05/06/2011 3:48PM

Arlington Park: Hazelton back with small stable


ARLINGTON HEIGHTS, Ill. – More than a few racing people old enough to know the man’s history think trainer Richard Hazelton deserves a spot in the Hall of Fame. Enshrinement in the Hall probably won’t happen, but Hazelton, at age 80, is back in a familiar spot this spring – Arlington Park.

Hazelton supposedly sent out his final starter in February 2010 at Hawthorne, though not really by choice. His most dedicated owners had sent horses to other trainers. Hazelton’s barn was depleted, down to about nothing. He left the track after more than 4,700 winners, fairly depressed at the end of decades of horse work, and for quite a while had little interest in even coming round the racetrack. But last spring, Hazelton started paying periodic visits to the races, often with his longtime main jockey Carlos Silva. And now Hazelton is back in business, with 10 horses on the Arlington backstretch for one of his old clients, Richard Radke.

Hazelton, who was to saddle his first comeback runner here in Saturday’s fifth race, has finally given up riding his pony out on the track during morning training. But he is still among the first horsemen through the gates every morning, arriving a little after 5.

“It feels good,” Hazelton simply said of his comeback, keeping his place among the more minimalist interviews in racing.

Berndt looks to build on success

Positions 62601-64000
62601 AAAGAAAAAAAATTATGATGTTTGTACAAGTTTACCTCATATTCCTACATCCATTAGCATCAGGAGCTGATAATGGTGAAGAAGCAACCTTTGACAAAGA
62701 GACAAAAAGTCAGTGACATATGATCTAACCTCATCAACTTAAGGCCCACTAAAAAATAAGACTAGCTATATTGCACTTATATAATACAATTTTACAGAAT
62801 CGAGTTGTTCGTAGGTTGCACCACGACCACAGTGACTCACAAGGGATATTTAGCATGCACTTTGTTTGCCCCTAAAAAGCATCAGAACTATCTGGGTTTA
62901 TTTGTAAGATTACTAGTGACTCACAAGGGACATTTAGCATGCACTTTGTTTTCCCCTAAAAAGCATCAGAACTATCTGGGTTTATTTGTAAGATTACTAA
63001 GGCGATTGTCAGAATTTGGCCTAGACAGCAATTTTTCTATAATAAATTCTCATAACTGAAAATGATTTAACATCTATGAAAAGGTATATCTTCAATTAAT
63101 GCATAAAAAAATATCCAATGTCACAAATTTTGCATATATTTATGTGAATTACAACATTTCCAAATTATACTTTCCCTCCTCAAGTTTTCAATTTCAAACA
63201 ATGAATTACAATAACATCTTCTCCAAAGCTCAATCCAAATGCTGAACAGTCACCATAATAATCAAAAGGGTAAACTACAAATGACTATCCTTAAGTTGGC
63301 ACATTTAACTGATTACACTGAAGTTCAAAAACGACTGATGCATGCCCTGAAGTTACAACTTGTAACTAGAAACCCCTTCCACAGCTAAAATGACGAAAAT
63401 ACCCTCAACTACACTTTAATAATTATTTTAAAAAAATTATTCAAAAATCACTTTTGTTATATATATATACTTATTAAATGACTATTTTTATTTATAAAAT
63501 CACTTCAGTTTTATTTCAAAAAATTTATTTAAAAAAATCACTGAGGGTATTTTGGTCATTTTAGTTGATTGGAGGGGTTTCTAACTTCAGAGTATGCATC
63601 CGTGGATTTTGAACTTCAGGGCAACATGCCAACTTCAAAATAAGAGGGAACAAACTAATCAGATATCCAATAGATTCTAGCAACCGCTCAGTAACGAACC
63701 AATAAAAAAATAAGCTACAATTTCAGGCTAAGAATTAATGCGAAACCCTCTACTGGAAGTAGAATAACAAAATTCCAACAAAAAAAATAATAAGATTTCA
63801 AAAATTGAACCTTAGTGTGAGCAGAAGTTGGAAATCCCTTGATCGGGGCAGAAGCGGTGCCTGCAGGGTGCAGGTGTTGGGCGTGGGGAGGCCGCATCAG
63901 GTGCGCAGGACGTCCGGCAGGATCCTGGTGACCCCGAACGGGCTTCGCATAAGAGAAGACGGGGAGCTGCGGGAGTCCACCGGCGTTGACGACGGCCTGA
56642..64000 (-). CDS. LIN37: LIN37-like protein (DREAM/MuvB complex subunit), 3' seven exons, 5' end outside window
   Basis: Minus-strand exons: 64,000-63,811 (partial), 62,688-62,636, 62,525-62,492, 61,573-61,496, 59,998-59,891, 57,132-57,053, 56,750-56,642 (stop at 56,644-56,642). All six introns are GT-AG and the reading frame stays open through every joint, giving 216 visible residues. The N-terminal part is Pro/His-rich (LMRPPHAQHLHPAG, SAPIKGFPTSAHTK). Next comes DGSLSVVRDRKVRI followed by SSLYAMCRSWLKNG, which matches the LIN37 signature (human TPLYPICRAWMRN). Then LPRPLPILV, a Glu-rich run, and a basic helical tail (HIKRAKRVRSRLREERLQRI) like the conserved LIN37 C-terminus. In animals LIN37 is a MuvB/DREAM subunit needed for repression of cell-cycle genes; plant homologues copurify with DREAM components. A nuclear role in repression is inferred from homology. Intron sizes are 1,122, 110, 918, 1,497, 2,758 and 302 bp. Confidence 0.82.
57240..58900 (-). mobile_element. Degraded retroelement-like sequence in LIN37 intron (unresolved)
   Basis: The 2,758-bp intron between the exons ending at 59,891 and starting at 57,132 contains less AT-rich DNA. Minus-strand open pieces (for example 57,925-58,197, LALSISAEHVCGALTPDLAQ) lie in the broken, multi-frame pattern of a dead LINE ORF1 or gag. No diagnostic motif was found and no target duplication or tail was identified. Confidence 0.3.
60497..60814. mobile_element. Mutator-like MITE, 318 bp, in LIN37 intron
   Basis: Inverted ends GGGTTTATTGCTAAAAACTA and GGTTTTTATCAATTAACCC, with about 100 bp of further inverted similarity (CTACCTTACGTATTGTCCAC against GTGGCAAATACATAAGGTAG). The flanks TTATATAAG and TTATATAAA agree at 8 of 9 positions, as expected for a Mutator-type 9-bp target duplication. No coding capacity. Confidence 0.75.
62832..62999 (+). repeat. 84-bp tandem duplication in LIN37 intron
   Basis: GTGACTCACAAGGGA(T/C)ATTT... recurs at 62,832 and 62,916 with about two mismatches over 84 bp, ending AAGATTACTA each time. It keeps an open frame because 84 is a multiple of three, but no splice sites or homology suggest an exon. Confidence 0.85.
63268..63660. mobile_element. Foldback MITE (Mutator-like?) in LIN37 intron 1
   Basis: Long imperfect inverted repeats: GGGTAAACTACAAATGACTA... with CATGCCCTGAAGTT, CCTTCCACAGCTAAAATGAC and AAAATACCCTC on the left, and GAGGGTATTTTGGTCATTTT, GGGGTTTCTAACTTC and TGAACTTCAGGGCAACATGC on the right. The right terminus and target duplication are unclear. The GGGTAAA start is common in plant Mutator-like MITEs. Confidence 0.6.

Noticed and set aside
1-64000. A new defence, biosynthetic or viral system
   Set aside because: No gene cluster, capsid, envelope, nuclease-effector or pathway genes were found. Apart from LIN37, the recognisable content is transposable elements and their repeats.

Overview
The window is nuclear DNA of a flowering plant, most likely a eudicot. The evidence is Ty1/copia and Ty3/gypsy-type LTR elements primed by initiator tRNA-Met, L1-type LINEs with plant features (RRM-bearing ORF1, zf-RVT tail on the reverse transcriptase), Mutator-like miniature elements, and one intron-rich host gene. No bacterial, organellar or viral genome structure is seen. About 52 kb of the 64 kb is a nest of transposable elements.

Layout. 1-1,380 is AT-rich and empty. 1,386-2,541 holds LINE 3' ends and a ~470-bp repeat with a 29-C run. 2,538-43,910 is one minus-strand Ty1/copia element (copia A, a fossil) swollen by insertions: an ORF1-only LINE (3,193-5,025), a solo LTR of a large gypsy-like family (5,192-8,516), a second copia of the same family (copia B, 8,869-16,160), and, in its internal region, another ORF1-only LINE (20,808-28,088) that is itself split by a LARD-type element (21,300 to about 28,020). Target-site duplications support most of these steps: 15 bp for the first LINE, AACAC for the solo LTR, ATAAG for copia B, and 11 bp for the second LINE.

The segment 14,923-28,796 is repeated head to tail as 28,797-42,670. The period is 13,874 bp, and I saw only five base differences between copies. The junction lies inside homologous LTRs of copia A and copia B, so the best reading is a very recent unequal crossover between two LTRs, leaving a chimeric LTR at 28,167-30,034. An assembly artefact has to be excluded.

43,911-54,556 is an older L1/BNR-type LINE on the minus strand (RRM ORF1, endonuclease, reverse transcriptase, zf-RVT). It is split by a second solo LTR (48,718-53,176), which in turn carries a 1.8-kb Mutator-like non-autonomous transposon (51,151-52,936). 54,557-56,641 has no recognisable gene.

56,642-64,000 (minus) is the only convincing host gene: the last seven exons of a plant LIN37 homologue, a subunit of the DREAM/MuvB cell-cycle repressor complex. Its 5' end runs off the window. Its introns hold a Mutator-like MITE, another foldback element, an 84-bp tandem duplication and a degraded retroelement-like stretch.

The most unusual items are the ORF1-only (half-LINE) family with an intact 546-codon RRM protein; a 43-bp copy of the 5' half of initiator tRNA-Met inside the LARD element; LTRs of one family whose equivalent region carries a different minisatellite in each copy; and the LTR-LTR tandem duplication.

A racing fan who has kept only casual recent tabs on the Chicago circuit would have little idea there’s a new training kingpin over at Hawthorne. Joel Berndt had never won a training title before last fall, but he comes into this Arlington meet having topped the trainer standings at the last two Hawthorne meets. Berndt edged Frank Kirby 30-27 to take the title at the Hawthorne meet that ended last weekend.

But Hawthorne training success often does not carry over to Arlington. None of the top five outfits at the last two Hawthorne spring meets finished any better than eighth in the Arlington standings in 2009 and 2010, and some barns saw their win rate fall precipitously. Chris Dorris, for instance, was second to Kirby at Hawthorne during spring 2010, but checked in 46th among Arlington trainers last summer.

Berndt has 38 horses right now at Arlington and said he is looking for more, having turned out or sold several of the horses that served him well during the spring.

“We’re in the buying mode right now,” said Berndt, who won 17 races last summer at Arlington. “We’ve been cranking hard now for six, seven months.”

Field size looks good first week

Friday’s first race of the Arlington season clunked. There were only six horses entered in a $5,000 starter allowance, and two scratches brought the meet opener down to a mere quartet. But field-size wise, that was about the only dark spot during the opening three-day race week.

“Except for the first four-horse field, it went great,” racing secretary Chris Polzin said. “I hope we didn’t blow it out in one weekend.”

Polzin, who noted the high opening-week participation rate from several new Arlington outfits, said there were more than 1,600 horses stabled at Arlington as of Friday.

“We’ve got horses coming in all the time still,” Polzin said. “I got people wanting more stalls, too. I’ll sort all that out after this weekend.”